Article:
"Time is running out," banners proclaimed in a carnival-like rally in freezing temperatures through central Montreal on Saturday, where many protesters accused the White House of blocking progress on climate change and threatening the world's future.
Elizabeth May, of the Sierra Club environmental group, said: "We will move the world ahead. We will not wait for George W Bush.
"Together we can save the climate. Together we will stop fossil fuels from destroying our future."
She was addressing a crowd of about 6000 people outside the Montreal conference centre, where 189 nations are meeting until 9 December to find ways to halt climate change.
Delegates are discussing the shape of the next phase of the UN's Kyoto Protocol climate pact, but discussions are being hampered between those who back emission reduction targets and outsiders, such as Washington, which are opposed to caps.
Organisers said similar marches were held in 30 cities from Sydney to London to urge governments to lower emissions of heat-trapping gases from burning fossil fuels in factories, power plants and cars.
"Together we can save the climate. Together we will stop fossil fuels from destroying our future"
Elizabeth May, Sierra Club environmental group
In Montreal, one man walked on stilts disguised as the grim reaper. Gordon Shepherd, a Scottish activist dressed as a polar bear, said: "The ice is melting, we're suffering the most, we can't get food."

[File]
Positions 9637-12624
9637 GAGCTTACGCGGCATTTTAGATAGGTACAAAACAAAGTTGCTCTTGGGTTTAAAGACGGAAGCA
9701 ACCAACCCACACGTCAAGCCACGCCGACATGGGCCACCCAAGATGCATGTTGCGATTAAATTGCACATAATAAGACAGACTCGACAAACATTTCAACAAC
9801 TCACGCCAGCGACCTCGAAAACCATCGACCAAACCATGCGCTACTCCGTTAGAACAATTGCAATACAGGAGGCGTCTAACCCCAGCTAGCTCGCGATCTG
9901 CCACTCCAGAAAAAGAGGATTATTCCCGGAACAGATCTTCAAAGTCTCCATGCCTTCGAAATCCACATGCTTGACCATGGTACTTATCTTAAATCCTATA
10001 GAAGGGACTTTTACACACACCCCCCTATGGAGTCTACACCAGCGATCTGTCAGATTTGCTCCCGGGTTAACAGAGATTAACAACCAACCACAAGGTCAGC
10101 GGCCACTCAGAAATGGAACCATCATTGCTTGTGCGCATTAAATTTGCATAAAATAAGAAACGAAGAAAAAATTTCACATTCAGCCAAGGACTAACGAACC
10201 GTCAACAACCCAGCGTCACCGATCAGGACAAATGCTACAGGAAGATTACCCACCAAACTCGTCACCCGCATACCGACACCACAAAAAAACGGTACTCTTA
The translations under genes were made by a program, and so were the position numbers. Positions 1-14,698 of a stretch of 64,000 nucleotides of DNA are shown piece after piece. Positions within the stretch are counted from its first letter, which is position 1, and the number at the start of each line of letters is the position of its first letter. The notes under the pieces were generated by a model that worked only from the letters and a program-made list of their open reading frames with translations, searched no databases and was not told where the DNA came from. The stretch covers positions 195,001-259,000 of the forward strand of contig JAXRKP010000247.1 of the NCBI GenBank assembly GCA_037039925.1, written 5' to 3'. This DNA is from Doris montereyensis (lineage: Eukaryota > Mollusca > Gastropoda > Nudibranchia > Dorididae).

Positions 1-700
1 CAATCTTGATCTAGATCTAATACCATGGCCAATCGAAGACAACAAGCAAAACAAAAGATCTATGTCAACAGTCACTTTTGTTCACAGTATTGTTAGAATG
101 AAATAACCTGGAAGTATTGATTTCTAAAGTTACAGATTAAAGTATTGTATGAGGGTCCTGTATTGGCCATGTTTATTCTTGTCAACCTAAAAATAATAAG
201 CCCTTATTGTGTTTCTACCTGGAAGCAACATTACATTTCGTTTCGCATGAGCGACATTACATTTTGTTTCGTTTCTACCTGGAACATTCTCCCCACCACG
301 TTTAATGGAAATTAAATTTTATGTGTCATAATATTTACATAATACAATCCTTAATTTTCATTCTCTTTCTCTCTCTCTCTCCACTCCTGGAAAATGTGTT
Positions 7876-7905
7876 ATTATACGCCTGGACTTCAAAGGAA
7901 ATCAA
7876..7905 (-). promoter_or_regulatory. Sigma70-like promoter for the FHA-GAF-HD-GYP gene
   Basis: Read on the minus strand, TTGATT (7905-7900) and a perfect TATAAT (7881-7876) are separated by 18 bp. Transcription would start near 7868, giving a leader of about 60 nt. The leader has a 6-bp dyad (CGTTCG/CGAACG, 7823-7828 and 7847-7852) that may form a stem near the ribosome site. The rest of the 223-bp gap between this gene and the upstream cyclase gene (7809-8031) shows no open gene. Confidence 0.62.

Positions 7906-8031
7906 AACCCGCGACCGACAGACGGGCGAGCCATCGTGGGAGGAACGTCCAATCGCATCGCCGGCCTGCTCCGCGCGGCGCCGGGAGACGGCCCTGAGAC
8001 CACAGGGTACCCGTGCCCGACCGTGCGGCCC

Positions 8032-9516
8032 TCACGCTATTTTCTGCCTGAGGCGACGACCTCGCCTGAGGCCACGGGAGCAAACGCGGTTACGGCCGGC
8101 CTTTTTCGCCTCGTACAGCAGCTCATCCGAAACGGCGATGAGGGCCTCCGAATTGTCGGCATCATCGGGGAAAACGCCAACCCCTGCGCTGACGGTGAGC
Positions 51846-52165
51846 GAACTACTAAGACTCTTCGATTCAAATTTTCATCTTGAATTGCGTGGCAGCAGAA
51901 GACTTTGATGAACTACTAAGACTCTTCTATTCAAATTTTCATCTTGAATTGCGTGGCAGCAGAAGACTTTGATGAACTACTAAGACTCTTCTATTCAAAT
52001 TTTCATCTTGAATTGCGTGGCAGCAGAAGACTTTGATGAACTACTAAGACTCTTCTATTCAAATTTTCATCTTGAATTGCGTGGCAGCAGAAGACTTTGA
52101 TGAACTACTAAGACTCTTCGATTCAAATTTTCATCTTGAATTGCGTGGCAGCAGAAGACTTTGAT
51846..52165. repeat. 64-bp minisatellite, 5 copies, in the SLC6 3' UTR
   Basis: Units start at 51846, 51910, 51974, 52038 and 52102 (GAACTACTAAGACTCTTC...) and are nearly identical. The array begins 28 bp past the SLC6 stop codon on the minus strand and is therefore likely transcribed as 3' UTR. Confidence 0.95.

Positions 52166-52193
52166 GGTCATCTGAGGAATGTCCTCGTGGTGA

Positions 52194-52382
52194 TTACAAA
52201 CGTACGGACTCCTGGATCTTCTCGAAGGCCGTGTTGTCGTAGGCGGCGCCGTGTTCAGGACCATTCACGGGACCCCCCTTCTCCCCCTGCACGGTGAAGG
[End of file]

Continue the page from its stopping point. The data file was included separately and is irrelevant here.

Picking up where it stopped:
Pierre Pettigrew, the Canadian foreign minister, and Stephane Dion, the environment minister, took part in the march and were booed by some protesters who accused them of doing too little. But the harshest criticisms were for President Bush.
In 2001, Bush pulled out of the UN's Kyoto Protocol, which binds about 40 industrial nations to cut emissions of greenhouse gases by 5% below 1990 levels by 2008-2012.
The US president has said Kyoto will stifle American economic growth and wrongly exclude poor countries from a first round of targets to 2012. Washington doubts that greenhouse gases will mean catastrophic floods, droughts and rising sea levels.
The Montreal talks seek ways to enlist the United States and poor nations such as China and India in discussing ways to combat climate change beyond 2012.
Washington has said it is not interested in joining new talks, but Canadian negotiators say they have not given up hope.
In London, thousands of protesters also marched, some blowing whistles and carrying banners, accusing Tony Blair, the British prime minister, of wavering on pledges to make deep carbon reduction targets beyond 2012. "No Blair betrayal on climate," one banner read.
Protesters urged US President
Bush to act against climate change
Caroline Lucas, a member of Britain's Green Party, said: "We're seeing greenhouse gas emissions rise under this government. We're seeing this government now not talking about targets, talking about technology, instead."
According to organisers, about 10,000 people turned out to call on the British government to tackle the threat of global warming. Police put the crowd at slightly more than 4000.
Phil Thornhill, national co-ordinator for the Campaign Against Climate Change, which organised the protest, siad: "Climate change is probably the greatest threat humanity faces. It has consequences of catastrophic proportions.
"We are demanding urgent action at a global level to deal with it. We need an international treaty to deal with that and we need to have a target to bring emissions down and keep to that. That's the only way it will work."